A New Copy!

One note to start with: we are on Chapter 14 today out of 17. So, after today, we have approximately four more weeks. As a result, we will have to choose another book in the next couple of weeks.  I have received some suggestions, and I have also asked the interviewees that appeared in the Software Process and Measurement Podcast in 2017 which was the most impactful book they have read. I would also like your input. What do you suggest that we read next?  

Chapter 14 is titled Introduction to Forecasting in Daniel S. Vacanti’s Actionable Agile Metrics for Predictability: An Introduction (buy a copy today)

One of the definitions of predictability is the ability to make a quantitative forecast about the future state of a process. In this light, a forecast is just a calculation about the probability of the occurrence of some future event; an estimate might be a forecast. At one point in my career, the group I was part of had to collect data on a nightly file maintenance process so we could determine whether the process could finish within the required time window.  

Vacanti suggests that all forecasts must be communicated as a range and a probability. Forecasts are not certainties.  The importance of how a forecast is communicated cannot be understated.  When we forecast file maintenance completion times, senior executives boiled the result of the study down to an average on a PowerPoint slide.  Typically we could make the window, however typically wasn’t all the time and there was quite a bit of  (negative) excitement when we occasionally missed it.  Remember: range and probability. I would also suggest adding a scatterplot to ensure proper communication.

The second major topic in the Chapter is a reminder that Little’s law cannot be used to make a prediction about the future. One the issues with using Little’s Law to forecast is that we can not know which of the assumptions that underpin the law will be adhered to in the future. A team or organization that violate the assumptions of Little’s Law invalidates the exactness of the law.  Exactness (another word for variability) is required for predictability.  A second issue is that nagging concept of distribution.  In most cases, we really do not have a great handle on how the data are distributed (and the future distribution). Normal distributions are not as common as we would wish.  The one caveat to this discussion is that Little’s Law can be used as a rationality check on predictions.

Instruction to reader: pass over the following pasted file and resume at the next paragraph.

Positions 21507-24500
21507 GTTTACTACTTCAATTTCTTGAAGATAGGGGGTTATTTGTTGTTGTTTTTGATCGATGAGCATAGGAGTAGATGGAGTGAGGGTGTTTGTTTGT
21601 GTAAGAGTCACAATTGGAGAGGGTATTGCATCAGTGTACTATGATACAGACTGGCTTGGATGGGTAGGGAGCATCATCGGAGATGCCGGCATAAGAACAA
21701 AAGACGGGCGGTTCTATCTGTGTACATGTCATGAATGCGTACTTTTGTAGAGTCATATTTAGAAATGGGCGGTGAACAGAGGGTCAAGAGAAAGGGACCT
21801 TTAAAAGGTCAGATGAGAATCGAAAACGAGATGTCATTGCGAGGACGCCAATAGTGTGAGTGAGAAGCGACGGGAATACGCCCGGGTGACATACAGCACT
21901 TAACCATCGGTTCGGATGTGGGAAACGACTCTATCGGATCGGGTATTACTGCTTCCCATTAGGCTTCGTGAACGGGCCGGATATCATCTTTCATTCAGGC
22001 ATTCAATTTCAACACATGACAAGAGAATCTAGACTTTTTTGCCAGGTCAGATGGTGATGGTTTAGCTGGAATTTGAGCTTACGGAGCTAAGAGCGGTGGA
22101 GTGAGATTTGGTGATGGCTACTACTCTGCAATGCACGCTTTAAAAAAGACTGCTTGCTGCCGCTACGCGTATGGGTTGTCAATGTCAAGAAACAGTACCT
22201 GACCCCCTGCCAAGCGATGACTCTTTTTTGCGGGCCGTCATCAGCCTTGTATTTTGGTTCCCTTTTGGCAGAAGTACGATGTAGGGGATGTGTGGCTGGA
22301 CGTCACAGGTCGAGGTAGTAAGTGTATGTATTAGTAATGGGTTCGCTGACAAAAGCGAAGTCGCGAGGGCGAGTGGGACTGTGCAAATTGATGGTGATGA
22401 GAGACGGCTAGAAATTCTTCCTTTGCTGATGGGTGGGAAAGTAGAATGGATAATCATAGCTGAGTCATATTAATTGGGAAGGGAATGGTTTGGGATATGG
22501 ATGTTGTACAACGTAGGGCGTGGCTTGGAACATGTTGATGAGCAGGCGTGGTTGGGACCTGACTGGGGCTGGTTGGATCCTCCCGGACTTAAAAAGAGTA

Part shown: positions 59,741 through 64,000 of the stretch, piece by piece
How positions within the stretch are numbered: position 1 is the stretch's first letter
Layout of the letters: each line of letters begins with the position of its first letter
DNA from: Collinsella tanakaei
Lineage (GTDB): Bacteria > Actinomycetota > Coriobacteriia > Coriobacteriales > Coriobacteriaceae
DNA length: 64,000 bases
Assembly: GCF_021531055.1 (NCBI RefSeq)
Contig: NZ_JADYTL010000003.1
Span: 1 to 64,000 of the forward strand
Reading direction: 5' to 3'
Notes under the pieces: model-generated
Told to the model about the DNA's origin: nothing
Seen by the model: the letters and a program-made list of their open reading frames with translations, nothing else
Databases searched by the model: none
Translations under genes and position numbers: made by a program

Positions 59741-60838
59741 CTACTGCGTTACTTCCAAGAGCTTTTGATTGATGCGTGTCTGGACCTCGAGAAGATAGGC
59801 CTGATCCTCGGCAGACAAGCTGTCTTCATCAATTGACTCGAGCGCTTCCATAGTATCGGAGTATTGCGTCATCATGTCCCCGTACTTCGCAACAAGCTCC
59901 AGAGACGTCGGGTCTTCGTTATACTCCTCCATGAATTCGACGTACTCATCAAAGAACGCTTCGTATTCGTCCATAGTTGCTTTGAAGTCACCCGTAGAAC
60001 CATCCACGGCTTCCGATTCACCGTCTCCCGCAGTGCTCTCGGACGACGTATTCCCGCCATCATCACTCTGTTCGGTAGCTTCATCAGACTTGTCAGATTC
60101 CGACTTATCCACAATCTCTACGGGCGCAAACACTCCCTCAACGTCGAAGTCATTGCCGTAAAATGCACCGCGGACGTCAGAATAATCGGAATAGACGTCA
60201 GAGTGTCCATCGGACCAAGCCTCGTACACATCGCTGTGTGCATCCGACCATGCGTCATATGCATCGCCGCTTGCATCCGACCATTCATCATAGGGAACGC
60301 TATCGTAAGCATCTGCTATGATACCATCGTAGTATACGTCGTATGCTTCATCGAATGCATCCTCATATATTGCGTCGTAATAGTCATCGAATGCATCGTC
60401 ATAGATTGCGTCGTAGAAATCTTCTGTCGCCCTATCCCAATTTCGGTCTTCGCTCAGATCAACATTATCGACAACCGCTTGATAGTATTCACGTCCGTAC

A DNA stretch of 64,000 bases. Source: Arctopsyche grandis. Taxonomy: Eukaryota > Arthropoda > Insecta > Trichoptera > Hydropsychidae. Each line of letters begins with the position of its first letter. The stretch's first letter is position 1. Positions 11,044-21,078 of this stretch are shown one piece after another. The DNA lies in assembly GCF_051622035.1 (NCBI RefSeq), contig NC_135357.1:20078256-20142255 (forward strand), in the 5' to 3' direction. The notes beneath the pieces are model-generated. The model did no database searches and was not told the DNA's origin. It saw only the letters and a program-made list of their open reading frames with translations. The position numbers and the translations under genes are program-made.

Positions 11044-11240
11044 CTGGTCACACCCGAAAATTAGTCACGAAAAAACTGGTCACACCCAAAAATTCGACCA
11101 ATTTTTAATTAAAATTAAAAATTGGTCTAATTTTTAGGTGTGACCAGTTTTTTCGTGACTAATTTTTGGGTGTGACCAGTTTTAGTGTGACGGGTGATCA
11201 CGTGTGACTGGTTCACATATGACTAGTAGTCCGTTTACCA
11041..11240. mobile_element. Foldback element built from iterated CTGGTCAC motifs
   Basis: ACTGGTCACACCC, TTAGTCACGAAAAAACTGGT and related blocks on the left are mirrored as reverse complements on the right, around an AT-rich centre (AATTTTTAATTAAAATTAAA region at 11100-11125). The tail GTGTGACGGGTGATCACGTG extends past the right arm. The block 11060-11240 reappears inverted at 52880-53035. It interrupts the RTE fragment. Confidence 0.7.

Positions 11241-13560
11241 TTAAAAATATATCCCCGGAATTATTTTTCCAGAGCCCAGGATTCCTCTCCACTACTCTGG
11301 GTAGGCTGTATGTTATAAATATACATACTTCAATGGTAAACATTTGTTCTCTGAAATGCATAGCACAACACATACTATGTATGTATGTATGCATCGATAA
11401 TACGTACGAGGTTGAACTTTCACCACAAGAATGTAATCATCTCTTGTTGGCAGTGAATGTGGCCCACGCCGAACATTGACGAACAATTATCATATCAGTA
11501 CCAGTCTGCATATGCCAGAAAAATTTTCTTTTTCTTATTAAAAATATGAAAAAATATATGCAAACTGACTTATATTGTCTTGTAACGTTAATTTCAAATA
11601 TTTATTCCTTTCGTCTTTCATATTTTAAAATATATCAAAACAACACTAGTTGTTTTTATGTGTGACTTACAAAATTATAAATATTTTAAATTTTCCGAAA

When we do have an understanding of the distribution (let’s say we have plotted the data in a scatter plot). Making a prediction is fairly easy.  The 85% line drawn in previous chapters is a tool for making a prediction.  For any item, we can say there is an 85% chance that the team will complete the story in the same or less time than indicated by where the line is drawn. The amount of variability in the distribution provides the range and the line indicates the probability.

The final major topic in this chapter is a discussion of the foibles of straight line predictions.  Vacanti uses the example of a team that averages completing ten stories per sprint and has 100 stories in the backlog. A straight line prediction would be that the work will be completed in 10 sprints. Why is this fraught with potential issues? First, it is built on averages. Secondly, there will be variability in backlog (and therefore throughput). Third, valid predictions require a date range.  Arguably a fourth would be the lack of a probability.


Forecasts are predictions of the future. All predictions of the future are uncertain.  The cycle time metric coupled by a scatter plot is a good mechanism to support making a predictions.

Previous Installments

Introduction and Game Plan

Week 2: Flow, Flow Metrics, and Predictability

Week 3: The Basics of Flow Metrics

Week 4: An Introduction to Little’s Law

Week 5: Introduction to CFDs

Week 6: Workflow Metrics and CFDs

Week 7: Flow Metrics and CFSs

Week 8: Conservation of Flow, Part I

Week 9: Conservation of Flow, Part II

Week 10: Flow Debt

Week 11: Introduction to Cycle Time Scatterplots

Week 12: Cycle Time Histograms

Week13: Interpreting Cycle Time Scatterplots

Week 14: Service Level Agreements

Week 15: Pull Policies

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